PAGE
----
Do a bit more hunting, and you’ll eventually find a medicine cabinet clearly modeled on one glimpsed in the movie. Most creepily of all, you’ll even encounter a yellow school bus that looks remarkably similar to the one in the film (though this one has clearly seen better days).

Silent Hill's references to the movie are subtle—certainly subtle enough for them to pass the majority of players by—but far too numerous to be a coincidence. When word of the link between game and film began to emerge in 2012, some even joked that Konami’s Silent Hill was a sequel to Kindergarten Cop. So what’s really going on?

When Silent Hill was in early development back in 1996, director Keiichiro Toyama set out to make a game that was infused with influences from some of his favorite American films and TV shows. “What I am a fan of is occult stuff and UFO stories and so on; that and I had watched a lot of David Lynch films," he told Polygon in 2013. "So it was really a matter of me taking what was on my shelves and taking the more horror-oriented aspects of what I found.”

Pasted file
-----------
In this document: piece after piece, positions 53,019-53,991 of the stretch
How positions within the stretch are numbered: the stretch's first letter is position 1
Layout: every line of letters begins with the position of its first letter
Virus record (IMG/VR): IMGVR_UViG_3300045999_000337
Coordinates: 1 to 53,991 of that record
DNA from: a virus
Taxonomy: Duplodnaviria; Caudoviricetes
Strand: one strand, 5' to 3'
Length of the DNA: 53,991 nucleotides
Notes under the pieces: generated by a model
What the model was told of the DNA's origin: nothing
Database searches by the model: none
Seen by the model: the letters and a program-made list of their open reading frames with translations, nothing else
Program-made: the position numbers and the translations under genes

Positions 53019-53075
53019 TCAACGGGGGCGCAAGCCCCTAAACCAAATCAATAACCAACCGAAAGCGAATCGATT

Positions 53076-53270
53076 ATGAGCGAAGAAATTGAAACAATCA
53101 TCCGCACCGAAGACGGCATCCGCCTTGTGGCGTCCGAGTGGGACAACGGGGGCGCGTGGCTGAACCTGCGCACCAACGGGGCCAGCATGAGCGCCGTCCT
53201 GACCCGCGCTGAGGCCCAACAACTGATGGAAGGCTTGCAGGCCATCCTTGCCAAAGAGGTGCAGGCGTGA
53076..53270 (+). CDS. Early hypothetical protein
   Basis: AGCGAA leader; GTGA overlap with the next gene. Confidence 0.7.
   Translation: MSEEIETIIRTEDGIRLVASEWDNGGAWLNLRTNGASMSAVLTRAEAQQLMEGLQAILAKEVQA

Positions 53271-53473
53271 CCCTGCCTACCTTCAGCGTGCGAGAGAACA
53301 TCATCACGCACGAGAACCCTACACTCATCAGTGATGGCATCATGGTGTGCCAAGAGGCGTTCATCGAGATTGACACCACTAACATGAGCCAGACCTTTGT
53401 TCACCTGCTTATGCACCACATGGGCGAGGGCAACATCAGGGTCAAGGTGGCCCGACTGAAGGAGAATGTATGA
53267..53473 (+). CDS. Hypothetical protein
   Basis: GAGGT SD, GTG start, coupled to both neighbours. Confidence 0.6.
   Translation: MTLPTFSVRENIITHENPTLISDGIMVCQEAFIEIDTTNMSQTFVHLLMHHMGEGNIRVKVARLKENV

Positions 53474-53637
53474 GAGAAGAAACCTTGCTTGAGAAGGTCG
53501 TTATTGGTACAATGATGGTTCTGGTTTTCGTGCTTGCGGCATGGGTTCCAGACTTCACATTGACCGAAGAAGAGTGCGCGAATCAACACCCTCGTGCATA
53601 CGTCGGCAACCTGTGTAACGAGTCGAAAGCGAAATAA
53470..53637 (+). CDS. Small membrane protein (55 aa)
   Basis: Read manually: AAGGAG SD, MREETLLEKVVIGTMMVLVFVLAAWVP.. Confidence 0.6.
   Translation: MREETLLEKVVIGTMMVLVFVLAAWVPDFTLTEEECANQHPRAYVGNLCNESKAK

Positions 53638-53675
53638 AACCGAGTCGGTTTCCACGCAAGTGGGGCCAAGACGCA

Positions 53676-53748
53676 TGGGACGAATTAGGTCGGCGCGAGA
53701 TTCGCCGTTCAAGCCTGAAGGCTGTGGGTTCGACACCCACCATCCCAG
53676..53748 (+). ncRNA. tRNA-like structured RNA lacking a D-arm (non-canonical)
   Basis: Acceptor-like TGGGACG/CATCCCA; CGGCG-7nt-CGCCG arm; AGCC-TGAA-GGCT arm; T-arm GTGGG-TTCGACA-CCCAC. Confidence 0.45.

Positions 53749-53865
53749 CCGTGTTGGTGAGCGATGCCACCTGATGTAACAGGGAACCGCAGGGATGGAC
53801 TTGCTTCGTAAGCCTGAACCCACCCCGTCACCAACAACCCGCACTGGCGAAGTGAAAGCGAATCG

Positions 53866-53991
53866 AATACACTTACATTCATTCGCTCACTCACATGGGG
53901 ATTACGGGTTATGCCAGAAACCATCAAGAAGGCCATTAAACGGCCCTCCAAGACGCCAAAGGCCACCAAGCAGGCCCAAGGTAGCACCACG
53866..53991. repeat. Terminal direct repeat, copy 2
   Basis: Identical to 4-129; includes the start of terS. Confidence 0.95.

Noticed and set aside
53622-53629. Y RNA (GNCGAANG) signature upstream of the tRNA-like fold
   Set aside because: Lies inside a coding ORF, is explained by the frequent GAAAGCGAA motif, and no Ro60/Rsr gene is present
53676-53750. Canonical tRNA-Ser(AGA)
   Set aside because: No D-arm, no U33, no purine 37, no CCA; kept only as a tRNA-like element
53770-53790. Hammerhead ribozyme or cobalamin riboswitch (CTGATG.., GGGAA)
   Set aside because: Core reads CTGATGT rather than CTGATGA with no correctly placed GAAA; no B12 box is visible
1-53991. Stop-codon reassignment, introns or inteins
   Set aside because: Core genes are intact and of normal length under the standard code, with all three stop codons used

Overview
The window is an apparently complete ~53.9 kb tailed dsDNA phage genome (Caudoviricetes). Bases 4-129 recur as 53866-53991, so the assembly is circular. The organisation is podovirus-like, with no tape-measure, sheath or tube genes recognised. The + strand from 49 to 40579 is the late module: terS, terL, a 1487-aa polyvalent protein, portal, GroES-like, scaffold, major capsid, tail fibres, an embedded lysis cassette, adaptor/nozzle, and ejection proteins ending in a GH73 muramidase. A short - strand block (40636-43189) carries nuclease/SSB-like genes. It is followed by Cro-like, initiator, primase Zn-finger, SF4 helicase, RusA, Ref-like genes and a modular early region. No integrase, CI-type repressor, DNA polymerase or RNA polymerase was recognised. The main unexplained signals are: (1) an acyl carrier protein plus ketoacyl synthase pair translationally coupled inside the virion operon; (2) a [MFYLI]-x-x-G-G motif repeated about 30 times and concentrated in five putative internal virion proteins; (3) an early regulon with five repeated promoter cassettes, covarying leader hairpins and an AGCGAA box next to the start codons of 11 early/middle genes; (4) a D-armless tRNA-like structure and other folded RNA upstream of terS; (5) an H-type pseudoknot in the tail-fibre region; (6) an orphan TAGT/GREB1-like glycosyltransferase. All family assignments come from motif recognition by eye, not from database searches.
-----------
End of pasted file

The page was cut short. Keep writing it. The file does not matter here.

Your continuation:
A scene from 'Silent Hill'
Divine Tokyoska, Flickr

In an interview with IGN much further back, in 2001, a member of Silent Hill’s staff also stated, “We draw our influences from all over—fiction, movies, manga, new and old.”

So while Kindergarten Cop is perhaps the most outlandish movie reference in Silent Hill, it’s by no means the only one. Cafe5to2, another prominent location in the game, is taken straight from Oliver Stone’s Natural Born Killers.